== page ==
Mark Satta, Wayne State University
Seventy-five years ago, in August 1946, George Orwell’s “Animal Farm” was published in the United States. It was a huge success, with over a half-million copies sold in its first year. “Animal Farm” was followed three years later by an even bigger success: Orwell’s dystopian novel “Nineteen Eighty-Four.”
In the years since, Orwell’s writing has left an indelible mark on American thought and culture. Sales of “Animal Farm” and “Nineteen Eighty-Four” jumped in 2013 after the whistleblower Edward Snowden leaked confidential National Security Agency documents. And “Nineteen Eighty-Four” rose to the top of Amazon’s best-sellers list after Donald Trump’s Presidential Inauguration in 2017.
As a philosophy professor, I’m interested in the continuing relevance of Orwell’s ideas, including those on totalitarianism and socialism.
George Orwell was the pen name of Eric Blair. Born in 1903 in colonial India, Blair later moved to England, where he attended elite schools on scholarships. After finishing school, he joined the British civil service, working in Burma, now Myanmar. At age 24, Orwell returned to England to become a writer.
During the 1930s, Orwell had modest success as an essayist, journalist and novelist. He also served as a volunteer soldier with a left-wing militia group that fought on behalf of the Spanish Republic during the Spanish Civil War. During the conflict, Orwell experienced how propaganda could shape political narratives through observing inaccurate reporting of events he experienced firsthand.
Orwell later summarized the purpose of his writing from roughly the Spanish Civil War onward: “Every line of serious work I have written since 1936 has been, directly or indirectly, against totalitarianism and for democratic Socialism.” Orwell did not specify in that passage what he meant by either totalitarianism or democratic socialism, but some of his other works clarify how he understood those terms.
What is totalitarianism?
For Orwell, totalitarianism was a political order focused on power and control. The totalitarian attitude is exemplified by the antagonist, O’Brien, in “Nineteen Eighty-Four.” The fictional O’Brien is a powerful government official who uses torture and manipulation to gain power over the thoughts and actions of the protagonist, Winston Smith. Significantly, O’Brien treats his desire for power as an end in itself. O’Brien represents power for power’s sake.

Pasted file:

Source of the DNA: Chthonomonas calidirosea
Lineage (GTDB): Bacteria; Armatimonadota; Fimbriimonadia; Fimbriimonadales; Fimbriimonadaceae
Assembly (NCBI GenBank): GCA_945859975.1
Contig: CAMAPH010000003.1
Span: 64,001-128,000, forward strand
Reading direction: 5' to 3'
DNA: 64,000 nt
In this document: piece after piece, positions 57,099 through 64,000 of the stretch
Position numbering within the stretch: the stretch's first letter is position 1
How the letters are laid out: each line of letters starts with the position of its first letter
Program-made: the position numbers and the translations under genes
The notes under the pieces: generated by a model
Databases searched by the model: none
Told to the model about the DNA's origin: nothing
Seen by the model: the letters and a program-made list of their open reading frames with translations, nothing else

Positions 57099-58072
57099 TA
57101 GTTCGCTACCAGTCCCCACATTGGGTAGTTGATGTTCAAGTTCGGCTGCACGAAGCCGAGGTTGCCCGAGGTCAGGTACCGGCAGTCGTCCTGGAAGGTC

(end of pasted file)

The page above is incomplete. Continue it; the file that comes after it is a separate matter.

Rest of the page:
Much of Orwell’s keenest insights concern what totalitarianism is incompatible with. In his 1941 essay “The Lion and the Unicorn,” Orwell writes of “The totalitarian idea that there is no such thing as law, there is only power … .” In other words, laws can limit a ruler’s power. Totalitarianism seeks to obliterate the limits of law through the uninhibited exercise of power.
Similarly, in his 1942 essay “Looking Back on the Spanish War,” Orwell argues that totalitarianism must deny that there are neutral facts and objective truth. Orwell identifies liberty and truth as “safeguards” against totalitarianism. The exercise of liberty and the recognition of truth are actions incompatible with the total centralized control that totalitarianism requires.
Orwell understood that totalitarianism could be found on the political right and left. For Orwell, both Nazism and Communism were totalitarian.
Orwell’s work, in my view, challenges us to resist permitting leaders to engage in totalitarian behavior, regardless of political affiliation. It also reminds us that some of our best tools for resisting totalitarianism are to tell truths and to preserve liberty.
What is democratic socialism?
In his 1937 book “The Road to Wigan Pier,” Orwell writes that socialism means “justice and liberty.” The justice he refers to goes beyond mere economic justice. It also includes social and political justice.
Orwell elaborates on what he means by socialism in “The Lion and the Unicorn.” According to him, socialism requires “approximate equality of incomes (it need be no more than approximate), political democracy, and abolition of all hereditary privileges, especially in education.”
In fleshing out what he means by “approximate equality of incomes,” Orwell later says in the same essay that income equality shouldn’t be greater than a ratio of about 10 to 1. In its modern-day interpretation, this suggests Orwell could find it ethical for a CEO to make 10 times more than their employees, but not to make 300 times more, as the average CEO in the United States does today.
But in describing socialism, Orwell discusses more than economic inequality. Orwell’s writings indicate that his preferred conception of socialism also requires “political democracy.” As scholar David Dwan has noted, Orwell distinguished “two concepts of democracy.” The first concept refers to political power resting with the common people. The second is about having classical liberal freedoms, like freedom of thought. Both notions of democracy seem relevant to what Orwell means by democratic socialism. For Orwell, democratic socialism is a political order that provides social and economic equality while also preserving robust personal freedom.
I believe Orwell’s description of democratic socialism and his recognition that there are various forms socialism can take remain important today given that American political dialogue about socialism often overlooks much of the nuance Orwell brings to the subject. For example, Americans often confuse socialism with communism. Orwell helps clarify the difference between these terms.